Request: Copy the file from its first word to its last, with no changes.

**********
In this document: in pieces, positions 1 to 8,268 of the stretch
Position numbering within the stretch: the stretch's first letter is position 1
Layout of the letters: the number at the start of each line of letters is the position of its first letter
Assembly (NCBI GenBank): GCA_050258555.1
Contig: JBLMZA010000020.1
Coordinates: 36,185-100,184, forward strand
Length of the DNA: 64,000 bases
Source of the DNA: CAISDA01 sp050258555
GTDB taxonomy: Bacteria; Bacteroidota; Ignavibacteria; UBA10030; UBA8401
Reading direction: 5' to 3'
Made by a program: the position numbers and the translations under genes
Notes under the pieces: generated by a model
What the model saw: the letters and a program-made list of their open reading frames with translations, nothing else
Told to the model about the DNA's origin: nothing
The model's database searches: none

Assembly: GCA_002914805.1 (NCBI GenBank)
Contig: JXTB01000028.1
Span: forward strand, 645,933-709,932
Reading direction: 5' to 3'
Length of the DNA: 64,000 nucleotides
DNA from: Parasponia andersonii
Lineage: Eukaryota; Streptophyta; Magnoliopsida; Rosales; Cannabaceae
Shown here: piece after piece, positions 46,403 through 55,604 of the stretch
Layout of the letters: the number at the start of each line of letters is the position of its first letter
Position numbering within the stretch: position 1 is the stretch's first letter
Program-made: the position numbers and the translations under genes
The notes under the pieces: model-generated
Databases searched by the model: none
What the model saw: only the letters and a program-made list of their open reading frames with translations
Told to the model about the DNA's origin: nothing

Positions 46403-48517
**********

In this document: in pieces, positions 1 to 8,268 of the stretch
Position numbering within the stretch: the stretch's first letter is position 1
Layout of the letters: the number at the start of each line of letters is the position of its first letter
Assembly (NCBI GenBank): GCA_050258555.1
Contig: JBLMZA010000020.1
Coordinates: 36,185-100,184, forward strand
Length of the DNA: 64,000 bases
Source of the DNA: CAISDA01 sp050258555
GTDB taxonomy: Bacteria; Bacteroidota; Ignavibacteria; UBA10030; UBA8401
Reading direction: 5' to 3'
Made by a program: the position numbers and the translations under genes
Notes under the pieces: generated by a model
What the model saw: the letters and a program-made list of their open reading frames with translations, nothing else
Told to the model about the DNA's origin: nothing
The model's database searches: none

Assembly: GCA_002914805.1 (NCBI GenBank)
Contig: JXTB01000028.1
Span: forward strand, 645,933-709,932
Reading direction: 5' to 3'
Length of the DNA: 64,000 nucleotides
DNA from: Parasponia andersonii
Lineage: Eukaryota; Streptophyta; Magnoliopsida; Rosales; Cannabaceae
Shown here: piece after piece, positions 46,403 through 55,604 of the stretch
Layout of the letters: the number at the start of each line of letters is the position of its first letter
Position numbering within the stretch: position 1 is the stretch's first letter
Program-made: the position numbers and the translations under genes
The notes under the pieces: model-generated
Databases searched by the model: none
What the model saw: only the letters and a program-made list of their open reading frames with translations
Told to the model about the DNA's origin: nothing

Positions 46403-48517